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The King of Thailand

July 19, 2012

The following revises a December  2011 post in my blog, “This and that from re Thai r ment…” regarding my thoughts about The King of Thailand upon occasion of his 83rd birthday.

English: Thailand's King Bhumibol Adulyadej wa...

Thailand’s King Bhumibol Adulyadej waves to well-wishers during a concert at Siriraj hospital in Bangkok on September 29, 2010.

Today December 5 is the Birthday of The King of Thailand, King Bhumibol. It is the end of the seventh 12 year cycle of his life which makes it special. It is also poignant for many Thais because the precarious nature of The King‘s health may mean it is possibly his last birthday celebration.

Although the celebration lasts for about a week, on his birthday itself a grand festival was held near the palace with hundreds of thousands of people attending. There were fireworks exploding throughout the city as well as interminable speeches by politicians and endless chanting by hundreds of monks. Also, there was a short speech by the obviously very ill monarch in which he asked everyone to behave themselves.

As Kings go, Bhumibol in my opinion, is one of the best. Not that Kingship is one of the better systems of governance. It is not, being essentially a reward to the original biker gang-leader who slaughtered and raped his way to the top to allow his mostly inept descendants to have a free ride while participating in elaborate ceremonies, eating things too rich to be good for them, dressing uncomfortably and now and then putting someone they did not like to death in very horrible ways. As in everything, experience and expectation to the contrary, once in a while the system throws up an exemplary individual. King Bhumibol is one of them.

During most of Bhumibol‘s reign,  some of the strangest dictators known to history exercised major political power in the country (One dictator even had the improbable name of “Weird”). Despite this, Bhumibol carved out an exemplary niche for himself. Rarely, if ever, during his reign have the other political powers in the country concerned themselves with anything other than the welfare of the small group that exercised control over the military and commercial resources of the country. This elite resided primarily in the nation’s capitol, largest city and commercial center, Bangkok.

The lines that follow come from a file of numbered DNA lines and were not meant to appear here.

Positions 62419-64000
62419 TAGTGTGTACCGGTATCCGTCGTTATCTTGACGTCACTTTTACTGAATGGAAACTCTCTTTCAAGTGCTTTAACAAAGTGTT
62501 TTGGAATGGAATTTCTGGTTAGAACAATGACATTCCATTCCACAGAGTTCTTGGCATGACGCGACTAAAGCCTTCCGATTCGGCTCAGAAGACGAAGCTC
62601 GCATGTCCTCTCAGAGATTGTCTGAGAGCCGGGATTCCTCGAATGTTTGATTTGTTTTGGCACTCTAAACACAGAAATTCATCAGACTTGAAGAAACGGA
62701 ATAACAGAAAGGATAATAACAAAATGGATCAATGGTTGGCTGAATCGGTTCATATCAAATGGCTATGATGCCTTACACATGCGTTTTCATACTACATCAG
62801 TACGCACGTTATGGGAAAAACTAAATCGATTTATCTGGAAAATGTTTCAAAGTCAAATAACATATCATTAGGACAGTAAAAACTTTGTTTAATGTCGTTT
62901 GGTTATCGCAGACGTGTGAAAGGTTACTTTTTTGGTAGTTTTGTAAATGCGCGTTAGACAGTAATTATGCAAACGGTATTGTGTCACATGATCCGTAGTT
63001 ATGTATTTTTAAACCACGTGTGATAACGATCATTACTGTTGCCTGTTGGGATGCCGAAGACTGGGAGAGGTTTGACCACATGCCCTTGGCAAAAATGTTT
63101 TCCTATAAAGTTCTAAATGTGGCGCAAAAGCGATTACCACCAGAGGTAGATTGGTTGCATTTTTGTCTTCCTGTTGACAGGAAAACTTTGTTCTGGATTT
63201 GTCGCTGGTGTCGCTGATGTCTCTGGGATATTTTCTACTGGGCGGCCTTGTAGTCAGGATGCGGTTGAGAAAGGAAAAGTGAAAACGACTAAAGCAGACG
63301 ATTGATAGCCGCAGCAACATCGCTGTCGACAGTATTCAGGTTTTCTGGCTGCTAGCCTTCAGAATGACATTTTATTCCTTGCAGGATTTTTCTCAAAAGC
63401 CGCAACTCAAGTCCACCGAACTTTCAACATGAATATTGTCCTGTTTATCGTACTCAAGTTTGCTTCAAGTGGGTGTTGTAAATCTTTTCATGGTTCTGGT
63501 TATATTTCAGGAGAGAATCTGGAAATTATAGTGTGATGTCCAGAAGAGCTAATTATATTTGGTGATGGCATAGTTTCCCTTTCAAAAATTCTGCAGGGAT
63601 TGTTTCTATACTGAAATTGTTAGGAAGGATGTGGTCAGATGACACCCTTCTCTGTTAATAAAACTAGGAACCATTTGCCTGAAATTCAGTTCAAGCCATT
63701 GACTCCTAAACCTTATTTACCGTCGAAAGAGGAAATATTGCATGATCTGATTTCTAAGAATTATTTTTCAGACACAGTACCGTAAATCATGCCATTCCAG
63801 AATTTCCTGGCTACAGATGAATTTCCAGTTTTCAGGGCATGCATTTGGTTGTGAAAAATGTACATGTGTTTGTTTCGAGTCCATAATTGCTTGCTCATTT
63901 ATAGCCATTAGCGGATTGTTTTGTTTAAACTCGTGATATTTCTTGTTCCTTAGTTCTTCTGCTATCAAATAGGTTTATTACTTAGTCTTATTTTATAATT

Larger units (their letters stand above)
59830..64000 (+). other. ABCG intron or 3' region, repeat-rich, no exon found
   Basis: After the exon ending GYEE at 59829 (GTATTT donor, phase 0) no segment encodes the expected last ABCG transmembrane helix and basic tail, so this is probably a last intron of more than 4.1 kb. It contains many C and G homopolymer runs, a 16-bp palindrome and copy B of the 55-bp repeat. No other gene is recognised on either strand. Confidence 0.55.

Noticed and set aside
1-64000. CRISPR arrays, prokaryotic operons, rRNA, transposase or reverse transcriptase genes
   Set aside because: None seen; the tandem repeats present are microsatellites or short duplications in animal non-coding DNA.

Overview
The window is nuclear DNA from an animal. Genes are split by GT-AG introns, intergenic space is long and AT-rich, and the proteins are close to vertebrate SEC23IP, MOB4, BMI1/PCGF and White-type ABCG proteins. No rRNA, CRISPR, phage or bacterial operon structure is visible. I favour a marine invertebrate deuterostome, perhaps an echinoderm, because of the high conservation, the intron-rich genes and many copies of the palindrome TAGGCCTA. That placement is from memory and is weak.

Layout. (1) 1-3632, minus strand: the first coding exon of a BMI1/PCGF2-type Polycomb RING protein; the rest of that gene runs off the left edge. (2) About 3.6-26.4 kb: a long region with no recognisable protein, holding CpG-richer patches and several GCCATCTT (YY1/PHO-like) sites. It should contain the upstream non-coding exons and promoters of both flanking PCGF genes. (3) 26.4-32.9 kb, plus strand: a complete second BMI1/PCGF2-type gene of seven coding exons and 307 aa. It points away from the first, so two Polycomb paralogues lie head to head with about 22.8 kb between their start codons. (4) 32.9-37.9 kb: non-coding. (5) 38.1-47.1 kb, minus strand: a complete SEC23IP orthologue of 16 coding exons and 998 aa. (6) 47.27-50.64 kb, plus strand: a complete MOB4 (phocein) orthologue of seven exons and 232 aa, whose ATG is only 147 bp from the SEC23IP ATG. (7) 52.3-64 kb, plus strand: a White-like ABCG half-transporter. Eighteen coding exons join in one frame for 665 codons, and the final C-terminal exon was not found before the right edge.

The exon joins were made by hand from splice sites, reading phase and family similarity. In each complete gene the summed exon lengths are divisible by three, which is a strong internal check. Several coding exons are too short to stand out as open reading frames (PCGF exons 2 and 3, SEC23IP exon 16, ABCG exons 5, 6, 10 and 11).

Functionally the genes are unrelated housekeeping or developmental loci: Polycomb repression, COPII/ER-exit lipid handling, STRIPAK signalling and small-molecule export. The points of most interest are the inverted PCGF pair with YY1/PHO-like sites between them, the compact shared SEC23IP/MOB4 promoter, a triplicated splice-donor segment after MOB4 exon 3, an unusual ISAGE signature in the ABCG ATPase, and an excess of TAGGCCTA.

Until recently Bhumibol was not only the spiritual leader of the country, but its conservationist, environmentalist and cultural preservationist in chief, as well as its water policy czar and rural development maven. He established and managed the nations national park system, developed and promoted the nations folk art, designed its water and flood protection systems, instituted a means of promoting village products throughout the country and the world and much much more.

He appears to be a most humble man. Most Kingships and nobility systems depend upon a system of religious deification, preservation of dignity, elaborate rituals and cultivation of support from the most powerful and conservative institutions in the nation. Bhumibol understood this but maintained only the slightest interest in it; only as much as necessary to preserve his authority. On formal occasions he meticulously observes the rituals such as prostration and the like. During his visits around the country pursuing his interests however, such rituals disappeared. For example, when reviewing a flood control site he often would roll out his maps and plans on the hood of the nearest vehicle, oblivious to the usual pomp that surrounds royal excursions.

He is a scientist and inventor with many patents to his name (mostly for water projects), musician and composer, sportsman (won a gold medal in sailing in the Asian Games on December 12th which has become National Sports Day in Thailand) and much more.

Nice going big guy. Happy Birthday.

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One Comment
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